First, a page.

Including Diverse Instruments in Worship

Credit: vadimguzhva / Thinkstock

CWC-Harmonium2“What’s that you’re playing?” It’s a common question asked of many of my church’s music volunteers who have recently learned to play the Harmonium. The Harmonium is a keyboard instrument in the aerophone family which uses air traveling past different sized (tuned) metal reeds to create sounds; think pump organ or accordion. It became popular in the West in the 19th and 20th centuries because it was cheaper than a pipe organ and was easier to transport for missionaries heading east. In fact, many Harmoniums today are made in a case with a lid and handle—just take the top off your suitcase and there sits an organ!

Over the past century the Harmonium has seemed to find its home in India, even after a period of nationalistic resistance to Western culture. It has become a frequently used instrument in many Indian ensembles. So, why have over 15 people at my midsized church in the Midwest learned this instrument? There are many reasons, some weighted differently than others depending on the type of instrument you might choose to incorporate into your church. For the sake of illustration, I’ll continue to use the harmonium as an example.

  1. INCLUDING MORE PEOPLE: The Harmonium fills a lot of the empty space similar to the function of a keyboard or synthesizer but with a rather unique acoustic texture. It only uses one hand (since one hand is used to pump air into the instrument) and you could successfully play it by just droning the tonic the entire song and maybe throwing in some partial chords here and there. All that to say, it’s an easy instrument to start on with a lot of possibilities. There are people learning to play it that aren’t ready to lead any sort of rhythm from a piano, some who are competent in piano that we want to include on a week that someone else is already playing piano and then others who play it because it’s just a really fun instrument to play. Therefore, the Harmonium’s unique sound has been added to our “norm” as well as the many volunteers (youth to senior adults) who can now play it.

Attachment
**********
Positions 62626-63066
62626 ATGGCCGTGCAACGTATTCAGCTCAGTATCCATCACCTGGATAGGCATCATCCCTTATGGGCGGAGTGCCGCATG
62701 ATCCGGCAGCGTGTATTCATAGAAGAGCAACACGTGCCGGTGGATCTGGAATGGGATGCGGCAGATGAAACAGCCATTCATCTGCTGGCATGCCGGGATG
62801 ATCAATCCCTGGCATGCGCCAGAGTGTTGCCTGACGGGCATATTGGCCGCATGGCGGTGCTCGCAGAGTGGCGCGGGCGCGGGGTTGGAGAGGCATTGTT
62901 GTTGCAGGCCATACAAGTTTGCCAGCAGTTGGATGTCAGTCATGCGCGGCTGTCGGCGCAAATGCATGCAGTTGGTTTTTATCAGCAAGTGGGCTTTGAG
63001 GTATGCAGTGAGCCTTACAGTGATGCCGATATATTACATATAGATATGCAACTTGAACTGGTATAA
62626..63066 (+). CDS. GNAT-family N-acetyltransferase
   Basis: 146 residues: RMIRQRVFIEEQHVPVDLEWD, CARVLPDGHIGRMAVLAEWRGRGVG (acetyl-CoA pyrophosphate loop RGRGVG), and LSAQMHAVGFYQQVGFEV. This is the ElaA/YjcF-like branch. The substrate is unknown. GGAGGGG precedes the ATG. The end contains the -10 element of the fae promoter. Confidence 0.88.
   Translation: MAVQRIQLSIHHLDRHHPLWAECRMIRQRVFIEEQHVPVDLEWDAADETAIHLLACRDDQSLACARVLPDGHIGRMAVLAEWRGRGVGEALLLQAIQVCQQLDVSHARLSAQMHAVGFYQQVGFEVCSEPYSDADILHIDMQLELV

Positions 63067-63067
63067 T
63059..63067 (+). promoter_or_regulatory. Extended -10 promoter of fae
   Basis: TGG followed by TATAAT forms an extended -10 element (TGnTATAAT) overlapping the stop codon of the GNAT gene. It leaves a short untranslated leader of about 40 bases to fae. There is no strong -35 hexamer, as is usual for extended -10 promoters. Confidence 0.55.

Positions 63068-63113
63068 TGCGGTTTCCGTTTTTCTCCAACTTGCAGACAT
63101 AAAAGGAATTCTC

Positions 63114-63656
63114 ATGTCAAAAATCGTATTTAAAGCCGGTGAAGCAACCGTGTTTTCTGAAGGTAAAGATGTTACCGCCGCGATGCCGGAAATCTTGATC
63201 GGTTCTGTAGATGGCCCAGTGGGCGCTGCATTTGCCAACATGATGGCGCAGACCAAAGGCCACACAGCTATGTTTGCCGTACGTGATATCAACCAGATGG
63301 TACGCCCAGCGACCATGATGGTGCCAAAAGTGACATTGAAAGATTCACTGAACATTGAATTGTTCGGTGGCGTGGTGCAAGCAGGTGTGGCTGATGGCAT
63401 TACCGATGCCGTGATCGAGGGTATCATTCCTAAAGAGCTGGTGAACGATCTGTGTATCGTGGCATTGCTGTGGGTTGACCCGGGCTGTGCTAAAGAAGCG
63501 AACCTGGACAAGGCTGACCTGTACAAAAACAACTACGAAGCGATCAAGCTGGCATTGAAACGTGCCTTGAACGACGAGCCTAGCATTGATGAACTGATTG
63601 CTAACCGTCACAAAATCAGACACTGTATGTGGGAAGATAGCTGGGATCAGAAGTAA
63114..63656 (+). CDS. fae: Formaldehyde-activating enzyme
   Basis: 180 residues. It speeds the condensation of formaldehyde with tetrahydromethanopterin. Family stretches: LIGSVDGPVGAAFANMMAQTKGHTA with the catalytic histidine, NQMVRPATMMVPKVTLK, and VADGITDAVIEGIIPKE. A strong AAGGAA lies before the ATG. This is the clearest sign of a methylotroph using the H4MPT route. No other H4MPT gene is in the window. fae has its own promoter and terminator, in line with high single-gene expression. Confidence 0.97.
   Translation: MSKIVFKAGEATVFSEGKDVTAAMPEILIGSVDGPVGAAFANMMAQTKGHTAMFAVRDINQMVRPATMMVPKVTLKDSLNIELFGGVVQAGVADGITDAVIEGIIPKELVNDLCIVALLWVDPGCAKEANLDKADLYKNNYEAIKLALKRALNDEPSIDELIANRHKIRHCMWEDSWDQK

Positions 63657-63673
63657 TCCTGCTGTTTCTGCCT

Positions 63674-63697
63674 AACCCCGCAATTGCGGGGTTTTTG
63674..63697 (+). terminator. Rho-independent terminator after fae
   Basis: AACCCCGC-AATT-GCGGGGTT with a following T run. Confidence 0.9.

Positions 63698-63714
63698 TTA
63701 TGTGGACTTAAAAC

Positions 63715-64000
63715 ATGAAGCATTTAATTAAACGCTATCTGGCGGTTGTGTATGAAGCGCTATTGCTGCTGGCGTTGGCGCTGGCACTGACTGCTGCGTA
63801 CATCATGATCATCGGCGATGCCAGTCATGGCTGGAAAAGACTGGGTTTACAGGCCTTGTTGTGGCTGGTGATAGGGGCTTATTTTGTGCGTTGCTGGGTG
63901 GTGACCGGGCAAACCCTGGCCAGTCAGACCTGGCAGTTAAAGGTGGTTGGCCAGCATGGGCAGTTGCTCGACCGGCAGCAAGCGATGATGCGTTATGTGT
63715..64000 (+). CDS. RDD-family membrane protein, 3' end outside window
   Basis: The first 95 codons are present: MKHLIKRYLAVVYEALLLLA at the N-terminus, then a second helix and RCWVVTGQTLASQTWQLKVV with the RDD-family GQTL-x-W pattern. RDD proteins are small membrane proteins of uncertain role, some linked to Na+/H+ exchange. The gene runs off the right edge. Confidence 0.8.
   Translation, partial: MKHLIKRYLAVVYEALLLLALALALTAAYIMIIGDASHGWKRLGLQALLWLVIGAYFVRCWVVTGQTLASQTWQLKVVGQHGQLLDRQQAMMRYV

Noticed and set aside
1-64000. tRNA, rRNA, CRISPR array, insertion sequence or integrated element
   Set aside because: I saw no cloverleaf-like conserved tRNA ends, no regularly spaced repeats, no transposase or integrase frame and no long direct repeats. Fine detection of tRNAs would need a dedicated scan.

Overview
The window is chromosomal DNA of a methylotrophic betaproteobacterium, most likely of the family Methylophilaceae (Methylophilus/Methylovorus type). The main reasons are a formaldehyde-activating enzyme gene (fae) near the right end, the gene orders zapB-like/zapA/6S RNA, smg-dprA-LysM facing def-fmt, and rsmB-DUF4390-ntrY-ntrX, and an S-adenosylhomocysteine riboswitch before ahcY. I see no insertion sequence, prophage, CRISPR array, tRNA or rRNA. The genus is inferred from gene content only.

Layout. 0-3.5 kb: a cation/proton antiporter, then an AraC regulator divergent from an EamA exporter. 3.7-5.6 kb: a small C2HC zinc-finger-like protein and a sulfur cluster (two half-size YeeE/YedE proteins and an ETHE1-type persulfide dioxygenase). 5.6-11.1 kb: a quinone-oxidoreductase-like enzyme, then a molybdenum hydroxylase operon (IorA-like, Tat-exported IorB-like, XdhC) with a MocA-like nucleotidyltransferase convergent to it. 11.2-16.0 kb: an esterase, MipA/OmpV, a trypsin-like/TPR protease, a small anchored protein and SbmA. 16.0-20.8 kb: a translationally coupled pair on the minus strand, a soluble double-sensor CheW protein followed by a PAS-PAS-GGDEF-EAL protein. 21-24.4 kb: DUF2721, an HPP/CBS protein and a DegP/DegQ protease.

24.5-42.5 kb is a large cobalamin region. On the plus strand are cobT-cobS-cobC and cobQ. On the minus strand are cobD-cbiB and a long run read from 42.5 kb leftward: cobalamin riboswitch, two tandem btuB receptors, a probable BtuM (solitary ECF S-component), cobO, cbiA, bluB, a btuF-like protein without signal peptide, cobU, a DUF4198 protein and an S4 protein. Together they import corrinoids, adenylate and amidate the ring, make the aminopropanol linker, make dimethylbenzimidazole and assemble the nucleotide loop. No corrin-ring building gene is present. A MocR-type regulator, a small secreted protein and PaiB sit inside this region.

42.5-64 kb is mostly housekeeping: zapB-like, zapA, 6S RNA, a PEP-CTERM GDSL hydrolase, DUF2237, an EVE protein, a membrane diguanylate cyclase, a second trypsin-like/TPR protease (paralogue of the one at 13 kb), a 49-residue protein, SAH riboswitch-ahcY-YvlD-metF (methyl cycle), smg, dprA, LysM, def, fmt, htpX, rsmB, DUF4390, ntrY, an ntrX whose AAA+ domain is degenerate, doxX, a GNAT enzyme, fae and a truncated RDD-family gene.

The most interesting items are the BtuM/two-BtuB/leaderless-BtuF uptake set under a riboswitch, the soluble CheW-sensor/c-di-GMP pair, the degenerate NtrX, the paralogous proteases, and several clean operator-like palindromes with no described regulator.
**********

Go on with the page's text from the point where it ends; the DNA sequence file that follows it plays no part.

2. EMBRACING THE KINGDOM: Diversity in music can be a beautiful thing; however, if after reading this you throw away all your instruments and resort to just Tuvan throat singing on Sunday morning, you may have misunderstood me. The Kingdom of God includes more than our “normal” but that doesn’t mean you have to carry a weight of owning every culture that exists. Instead, small strides, like including a “different” instrument than your congregation is accustomed to in your worship time, help congregations lean into contexts outside of their own. It reminds them that they are part of something greater, something bigger than themselves.
  3. CREATING A MUSIC CULTURE: When you take a popular song from Hillsong or Elevation Worship or you open your hymnbook to some good oldie and you use a Harmonium, people react (and I don’t mean react by burning the instrument because the song no longer sounded like the radio version). When you do songs with different instruments, you begin to form your very own music culture and people feel belonging and value when they get to be a part of something unique. No one else does music like your church—literally no one—when you’ve made it distinct by the instruments you include. But the uniqueness of your music is not a ploy to grow your church, instead it is a ripening—a blossom of a church discovering their distinguishable identity within the context they have been called to.

CWC-Harmonium1When it comes to music we use in worship, contemporary culture oftentimes prescribes the songs we should use, the type of people we should use, and the style we should use.   Expanding the types of instruments we use can be a means of freeing us. Worship is not prescribed by contemporary culture, but our culture should be prescribed by our worship. As worship leaders we are called to tell the story of God and facilitate a response to that story, involving as many people as we can from our local churches while leaning into the beautiful diversity of the global Church. When we include different instruments, we’re teaching our congregations that worship is more than a musical style and that it is a place for belonging—belonging to the story of God. Age, race, gender, and cultural—it all has value, so value it on your platform! Diversifying your instrumentation is a great place to start.

NO COMMENTS

LEAVE A REPLY